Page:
Changing orbit

Stuart Buchanan
4 min readNov 27, 2023

Over the last year, I’ve been learning about the growing space sector in Scotland. I first heard about the UK’s ambitions to develop launch capability, and Scotland, in particular, appears to be leading that charge. Rocket launches are big, loud spectacles, and probably what will most grow the general public’s awareness of the sector. But there’s far more to it than just this part.

There are, most obviously, the things the rockets are actually launching into space: satellites. Glasgow builds more of these than anywhere else in Europe. And then there’s the stuff that those satellites are doing: sending back data. Again, Scotland has an abundance of expertise in this field, too.

My initial curiosity about all this was, admittedly, driven by a romanticised idea of space, as portrayed by popular science shows, films and books — as well as a healthy dose of science fiction! The reality is no less impressive, but it is indeed, a reality — and a day job — for the 8,500 people in Scotland who work in the space sector.

I got to meet some of them this week at the UK Space Conference in Belfast. What on Earth was I doing there? A fair question.

My aforementioned curiosity led me to discover AstroAgency, a marketing and communications agency specialising purely in the space sector. Their monthly SpaceBar networking event has been central to my growing understanding of the sector, and how it all comes together. Getting to know the good people behind the scenes led to a very kind offer of a spare ticket to attend the conference, and I used the opportunity to soak up as much information as I could.

It was definitely the large dose of reality I needed to see. There are already hundreds of players in this field, as well as new ones entering all the time, dealing with the everyday business of operating in space. Sure, there is still an aspirational, starry-eyed wonder to some elements of the work. But there are many practical, hard, and sometimes mundane problems that are being tackled by commercial operators competing for business like any other industry.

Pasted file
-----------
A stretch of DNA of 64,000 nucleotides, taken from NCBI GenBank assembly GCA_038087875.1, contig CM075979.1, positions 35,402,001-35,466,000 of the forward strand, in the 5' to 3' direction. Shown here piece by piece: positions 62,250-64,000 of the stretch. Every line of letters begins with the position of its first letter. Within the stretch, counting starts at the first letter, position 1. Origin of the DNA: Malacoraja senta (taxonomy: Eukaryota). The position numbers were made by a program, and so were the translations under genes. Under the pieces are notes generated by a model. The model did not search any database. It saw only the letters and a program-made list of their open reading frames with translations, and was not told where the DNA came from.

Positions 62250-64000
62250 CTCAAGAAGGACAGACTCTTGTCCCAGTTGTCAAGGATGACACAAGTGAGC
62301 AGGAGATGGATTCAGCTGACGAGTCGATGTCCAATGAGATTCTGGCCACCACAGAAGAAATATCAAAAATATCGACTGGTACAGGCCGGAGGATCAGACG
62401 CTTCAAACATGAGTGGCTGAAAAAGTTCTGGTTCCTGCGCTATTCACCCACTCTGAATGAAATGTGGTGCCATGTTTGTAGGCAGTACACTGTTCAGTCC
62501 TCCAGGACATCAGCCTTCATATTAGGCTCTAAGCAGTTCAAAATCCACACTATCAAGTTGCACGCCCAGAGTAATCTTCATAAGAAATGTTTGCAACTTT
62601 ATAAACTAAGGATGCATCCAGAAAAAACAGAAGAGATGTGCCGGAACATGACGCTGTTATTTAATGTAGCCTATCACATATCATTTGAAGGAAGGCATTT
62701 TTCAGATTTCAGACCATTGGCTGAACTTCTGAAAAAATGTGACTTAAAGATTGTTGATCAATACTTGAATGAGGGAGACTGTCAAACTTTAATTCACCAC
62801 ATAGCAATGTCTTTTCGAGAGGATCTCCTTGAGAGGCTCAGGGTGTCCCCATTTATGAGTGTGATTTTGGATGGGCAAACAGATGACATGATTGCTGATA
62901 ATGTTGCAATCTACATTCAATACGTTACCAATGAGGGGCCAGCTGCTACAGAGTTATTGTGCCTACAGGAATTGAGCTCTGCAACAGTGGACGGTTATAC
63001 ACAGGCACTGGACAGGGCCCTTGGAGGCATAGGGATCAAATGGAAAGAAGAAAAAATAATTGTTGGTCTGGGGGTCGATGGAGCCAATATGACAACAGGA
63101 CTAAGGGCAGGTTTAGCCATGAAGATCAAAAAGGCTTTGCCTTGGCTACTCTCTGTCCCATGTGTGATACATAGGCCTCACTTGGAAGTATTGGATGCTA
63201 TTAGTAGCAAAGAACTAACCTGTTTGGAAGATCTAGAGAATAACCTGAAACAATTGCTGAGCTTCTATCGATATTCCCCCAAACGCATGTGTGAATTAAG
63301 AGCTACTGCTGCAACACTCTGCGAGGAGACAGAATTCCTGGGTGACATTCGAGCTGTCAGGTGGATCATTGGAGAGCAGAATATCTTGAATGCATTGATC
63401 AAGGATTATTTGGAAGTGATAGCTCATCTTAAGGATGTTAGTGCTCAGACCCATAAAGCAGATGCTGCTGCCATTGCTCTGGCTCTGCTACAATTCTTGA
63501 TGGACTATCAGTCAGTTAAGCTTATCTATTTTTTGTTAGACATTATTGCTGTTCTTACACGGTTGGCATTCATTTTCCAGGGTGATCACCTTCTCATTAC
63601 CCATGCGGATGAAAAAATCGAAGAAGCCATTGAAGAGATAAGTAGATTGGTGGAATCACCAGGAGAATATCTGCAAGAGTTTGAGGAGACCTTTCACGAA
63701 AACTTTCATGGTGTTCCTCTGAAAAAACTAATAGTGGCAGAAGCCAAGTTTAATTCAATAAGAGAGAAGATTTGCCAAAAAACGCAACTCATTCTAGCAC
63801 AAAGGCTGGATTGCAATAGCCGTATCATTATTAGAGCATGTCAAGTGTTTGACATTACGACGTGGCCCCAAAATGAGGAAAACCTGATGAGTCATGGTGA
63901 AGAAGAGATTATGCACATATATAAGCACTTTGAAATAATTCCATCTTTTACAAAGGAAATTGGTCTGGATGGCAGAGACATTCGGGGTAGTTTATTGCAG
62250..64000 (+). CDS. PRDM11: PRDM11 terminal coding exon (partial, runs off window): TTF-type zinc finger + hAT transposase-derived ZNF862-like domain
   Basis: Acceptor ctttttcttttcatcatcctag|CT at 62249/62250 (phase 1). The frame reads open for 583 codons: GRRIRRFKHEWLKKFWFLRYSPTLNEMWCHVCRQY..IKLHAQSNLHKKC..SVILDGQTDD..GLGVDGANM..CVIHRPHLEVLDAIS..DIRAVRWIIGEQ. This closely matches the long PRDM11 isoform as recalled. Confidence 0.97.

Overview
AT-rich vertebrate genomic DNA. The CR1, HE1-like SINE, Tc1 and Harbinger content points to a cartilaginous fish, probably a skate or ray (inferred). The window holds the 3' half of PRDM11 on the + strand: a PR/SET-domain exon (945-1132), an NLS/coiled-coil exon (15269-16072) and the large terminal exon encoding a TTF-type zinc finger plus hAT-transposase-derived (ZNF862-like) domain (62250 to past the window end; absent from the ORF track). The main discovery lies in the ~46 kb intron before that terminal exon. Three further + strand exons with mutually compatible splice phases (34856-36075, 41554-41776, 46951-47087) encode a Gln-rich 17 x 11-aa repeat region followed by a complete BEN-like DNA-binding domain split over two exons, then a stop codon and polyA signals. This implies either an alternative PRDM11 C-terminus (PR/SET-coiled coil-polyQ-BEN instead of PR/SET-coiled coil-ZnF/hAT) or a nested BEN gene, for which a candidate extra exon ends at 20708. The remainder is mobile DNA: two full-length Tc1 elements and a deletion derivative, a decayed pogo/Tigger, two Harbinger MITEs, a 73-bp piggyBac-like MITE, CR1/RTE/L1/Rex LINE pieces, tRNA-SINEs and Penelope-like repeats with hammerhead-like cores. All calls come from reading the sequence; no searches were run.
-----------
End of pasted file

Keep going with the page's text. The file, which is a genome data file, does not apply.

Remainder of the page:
There are businesses making better antennas for satellites to communicate with their ground stations. Others are trying to find a way to allow satellites to refuel in orbit. Some are even building habitats for human missions to the Moon. While this is all quite space-focused so far, the more you think about it, the more you realise how reliant almost all elements of our modern society are on space technology. Everything from agriculture to healthcare relies on data that we get from space. The phone in your pocket connects you, on demand, to a global positioning system of satellites orbiting Earth, every time you launch your maps app, for example. Soon, we might need to ask ourselves what industries aren’t reliant on space technology.

I attended as many talks as I could, and there was lots of discussion about skills. There is actually a shortage of skills in the sector, and it must compete with other, sometimes better paid-sectors when it comes to hiring new talent. There’s a growing move to attract mid-career talent, too. This obviously piqued my interest, although it’s not people like me that’s needed — it’s more, ya’know, actual rocket scientists, as the old saying goes. Engineers, software developers, electronics experts and such are also in short supply. But I still think there is a role somewhere in there for me, maybe. An outside perspective, and the ability to turn technical jargon into simple messages, presented in an engaging manner, will help more people learn about the realities of this sector, and the benefits it has to offer. A rocket launch is easy to understand — but what happens before, and after that? It’s the job of storytellers to fill in those blanks, I think.

It’s my intention to explore this sector further — as an outsider, the few people I’ve gotten to know so far have been very welcoming — and perhaps find a way to contribute to it myself. I have a pile of business cards, flyers and stickers from the conference to look over, and more conversations to be had.

It feels like something I am gravitating towards — which seems apt.

PS — I’d like to thank author Tim Marshall for saving my bacon in several conversations I had during the conference, by so comprehensively covering all the biggest “need-to-knows” of the the space sector in his latest book, ‘The Future of Geography’. On multiple occasions, a concept I had just read about a few days prior in that book came up — and I actually knew what people were talking about. If that isn’t a ringing endorsement, it is also very interesting just in its own right and well worth a read.

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